UC Davis Dining Commons (DC) recently implemented a new rule that will only allow students with meal plans to have 10 guest swipes. This means that those students can only swipe in 10 additional guests a quarter. The rule will limit the sense of community that sharing swipes has created in the past among freshmen and upperclassmen, while also limiting the ways in which students can use the swipes they have already purchased.
An officer of Student Development said one reason for the new policy is to prevent freshmen from feeling pressured to use their swipes to let in big groups of people from extracurricular activities they are involved in. This was specifically listed as an issue among athletes and students participating in Greek Life who may feel that they have to swipe in their whole team or multiple members of their sorority or fraternity.
In our experiences and based on what we’ve seen with others, the act of swiping in a group does not result from feeling pressured, but from wanting to create community or friendship. Swiping in a friend can help those two students bond, or allow a freshman to show appreciation to an upperclassman for a being mentor. In most cases, freshmen are happy to swipe in the people that participate in groups with them.
Buying and selling swipes to other students was another act that led to this rule. In previous years, there has been a Facebook group that students with meal plans could post on, offering to sell swipes to anyone who wants to eat at the DC for a reduced cost. Last year, many upperclassmen bought swipes from freshmen for $2 or $3, instead of paying the $12 it costs to enter the DC without a meal plan. While freshmen were making a small profit from this, they had already paid for the meal plan. This is why it should not really matter whether they sold their swipes or used them. Also, freshmen often don’t realize how many swipes they will need, resulting in too many swipes than they know what to do with. Selling their unused swipes is a way to redeem them for cash.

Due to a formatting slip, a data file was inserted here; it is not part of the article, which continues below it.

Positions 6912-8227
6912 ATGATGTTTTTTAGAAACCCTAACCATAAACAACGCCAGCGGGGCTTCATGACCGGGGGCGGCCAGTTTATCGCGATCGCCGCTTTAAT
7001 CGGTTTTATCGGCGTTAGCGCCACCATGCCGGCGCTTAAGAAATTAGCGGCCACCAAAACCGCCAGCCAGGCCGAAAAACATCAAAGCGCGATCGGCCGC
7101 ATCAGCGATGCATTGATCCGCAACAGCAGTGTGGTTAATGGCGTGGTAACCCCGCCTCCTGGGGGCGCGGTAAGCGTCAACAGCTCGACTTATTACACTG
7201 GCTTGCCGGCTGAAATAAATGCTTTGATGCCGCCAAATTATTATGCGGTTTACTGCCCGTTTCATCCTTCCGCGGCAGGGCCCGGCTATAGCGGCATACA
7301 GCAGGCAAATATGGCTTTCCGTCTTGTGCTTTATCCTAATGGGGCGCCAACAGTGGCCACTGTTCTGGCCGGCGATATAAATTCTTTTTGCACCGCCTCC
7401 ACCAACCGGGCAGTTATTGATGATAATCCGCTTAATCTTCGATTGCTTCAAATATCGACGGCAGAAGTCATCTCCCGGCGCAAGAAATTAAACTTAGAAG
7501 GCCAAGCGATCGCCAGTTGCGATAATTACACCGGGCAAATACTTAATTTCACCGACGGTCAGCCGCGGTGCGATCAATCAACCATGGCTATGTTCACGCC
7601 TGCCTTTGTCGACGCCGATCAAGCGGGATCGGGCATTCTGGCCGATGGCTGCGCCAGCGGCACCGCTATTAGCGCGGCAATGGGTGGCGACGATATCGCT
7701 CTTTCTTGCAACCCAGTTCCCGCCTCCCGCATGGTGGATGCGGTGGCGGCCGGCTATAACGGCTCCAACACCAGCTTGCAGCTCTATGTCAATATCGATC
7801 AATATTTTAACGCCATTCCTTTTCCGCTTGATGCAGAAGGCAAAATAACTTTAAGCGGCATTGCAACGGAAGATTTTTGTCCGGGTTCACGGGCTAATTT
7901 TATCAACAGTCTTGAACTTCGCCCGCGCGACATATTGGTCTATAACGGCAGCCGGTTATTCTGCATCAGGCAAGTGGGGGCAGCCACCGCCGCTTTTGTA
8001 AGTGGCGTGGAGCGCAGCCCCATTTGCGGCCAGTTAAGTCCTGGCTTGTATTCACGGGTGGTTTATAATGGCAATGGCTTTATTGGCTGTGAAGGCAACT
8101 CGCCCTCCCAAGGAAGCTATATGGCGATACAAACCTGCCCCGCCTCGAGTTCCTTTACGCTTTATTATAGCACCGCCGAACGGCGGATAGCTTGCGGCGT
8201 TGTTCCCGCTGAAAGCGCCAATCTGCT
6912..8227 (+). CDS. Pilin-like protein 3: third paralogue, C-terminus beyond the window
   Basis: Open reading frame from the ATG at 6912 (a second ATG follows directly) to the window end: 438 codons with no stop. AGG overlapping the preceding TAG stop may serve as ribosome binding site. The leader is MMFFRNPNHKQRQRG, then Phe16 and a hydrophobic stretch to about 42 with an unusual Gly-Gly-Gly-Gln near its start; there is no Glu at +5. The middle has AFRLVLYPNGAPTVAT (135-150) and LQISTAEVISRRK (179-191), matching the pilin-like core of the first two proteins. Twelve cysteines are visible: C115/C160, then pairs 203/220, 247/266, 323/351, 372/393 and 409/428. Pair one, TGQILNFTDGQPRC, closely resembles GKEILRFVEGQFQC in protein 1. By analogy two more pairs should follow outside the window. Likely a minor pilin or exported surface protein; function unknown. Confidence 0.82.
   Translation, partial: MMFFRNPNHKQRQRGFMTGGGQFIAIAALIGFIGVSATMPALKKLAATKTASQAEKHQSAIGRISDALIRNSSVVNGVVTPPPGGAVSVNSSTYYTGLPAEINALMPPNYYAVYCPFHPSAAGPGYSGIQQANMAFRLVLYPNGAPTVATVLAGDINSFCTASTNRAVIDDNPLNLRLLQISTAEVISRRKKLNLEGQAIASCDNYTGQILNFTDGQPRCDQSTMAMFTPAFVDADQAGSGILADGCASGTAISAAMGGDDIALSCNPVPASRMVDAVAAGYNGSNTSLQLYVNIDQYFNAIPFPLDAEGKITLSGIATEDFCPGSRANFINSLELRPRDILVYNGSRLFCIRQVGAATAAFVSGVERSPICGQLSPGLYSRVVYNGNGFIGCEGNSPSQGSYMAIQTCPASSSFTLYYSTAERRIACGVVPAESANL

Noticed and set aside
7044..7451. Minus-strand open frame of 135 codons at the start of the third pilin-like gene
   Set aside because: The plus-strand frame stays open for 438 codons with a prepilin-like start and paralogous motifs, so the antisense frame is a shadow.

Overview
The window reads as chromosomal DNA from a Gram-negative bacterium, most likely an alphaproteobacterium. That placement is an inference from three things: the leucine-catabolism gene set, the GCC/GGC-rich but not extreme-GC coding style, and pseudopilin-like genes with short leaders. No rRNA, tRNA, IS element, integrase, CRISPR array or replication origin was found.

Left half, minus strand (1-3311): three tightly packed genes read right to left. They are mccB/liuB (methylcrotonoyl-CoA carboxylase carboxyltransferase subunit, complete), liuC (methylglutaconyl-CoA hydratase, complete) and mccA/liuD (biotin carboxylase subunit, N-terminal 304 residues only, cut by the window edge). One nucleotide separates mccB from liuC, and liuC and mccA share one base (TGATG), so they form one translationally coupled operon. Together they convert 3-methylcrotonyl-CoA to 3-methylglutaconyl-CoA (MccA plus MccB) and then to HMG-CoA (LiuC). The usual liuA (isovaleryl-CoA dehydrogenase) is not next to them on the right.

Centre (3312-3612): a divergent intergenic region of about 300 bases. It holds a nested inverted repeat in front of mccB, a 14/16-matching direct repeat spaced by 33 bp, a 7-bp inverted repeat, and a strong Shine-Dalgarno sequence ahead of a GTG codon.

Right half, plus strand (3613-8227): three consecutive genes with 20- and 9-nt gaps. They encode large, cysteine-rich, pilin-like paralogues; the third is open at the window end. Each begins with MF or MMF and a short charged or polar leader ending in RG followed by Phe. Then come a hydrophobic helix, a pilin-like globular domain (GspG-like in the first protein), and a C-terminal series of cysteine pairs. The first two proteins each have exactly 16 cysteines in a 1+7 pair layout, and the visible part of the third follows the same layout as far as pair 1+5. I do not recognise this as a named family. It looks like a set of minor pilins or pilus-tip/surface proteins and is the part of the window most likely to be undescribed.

Another issue associated with swiping students in is the rush of meals that DC cooks have to prepare at the end of the quarter or year, right when students decide they need to use all of their swipes before the meal plans change. However, it is completely possible that the DC will still face this problem without unregulated guest swipes. When freshmen realize that they have too many swipes left at the end of the year, they will want to use them. This will lead to going to the DC more often than they did all year, and that will again lead to the overload of demand for meals that was the problem with unlimited guest swipes.
One way students can redeem their unused swipes is by trading in their remaining swipes at the end of the year for $3 in Aggie Cash per swipe or by donating their swipes to a Swipe Out Hunger Fund, which helps feed students throughout Yolo County. Both of these options have also been available in previous years, but they were not advertised, which has meant that students do not get a full value for the swipes that they already purchased. If these options go unadvertised again, many freshmen who purchased meal plans will not use their swipes, trade them in, or donate them. will not redeem their unused swipes.
The fact that Aggie Cash is no longer valid at off-campus venues means that students who redeem their swipes for Aggie Cash have fewer options compared to years past. Gaining $3 in cash from a swipe sold on the Facebook group would remove this restriction, since that money can be used anywhere. The lack of places with which students can use Aggie Cash shows that this option is not as viable as selling a swipe for cash would be.
Students are left with limited options when they are given a finite amount of swipes to use every quarter, and having only 10 guest swipes is detrimental to the sense of community that students who swipe their friends into DC have been able to form in the past. When students buy a meal plan, they should be able to use those swipes however they want to, whether they are swiping themselves in, a friend in, or their entire family in. Ultimately this rule will not benefit students who have bought meal plans, and it may not fix the issues that the DC aims to resolve.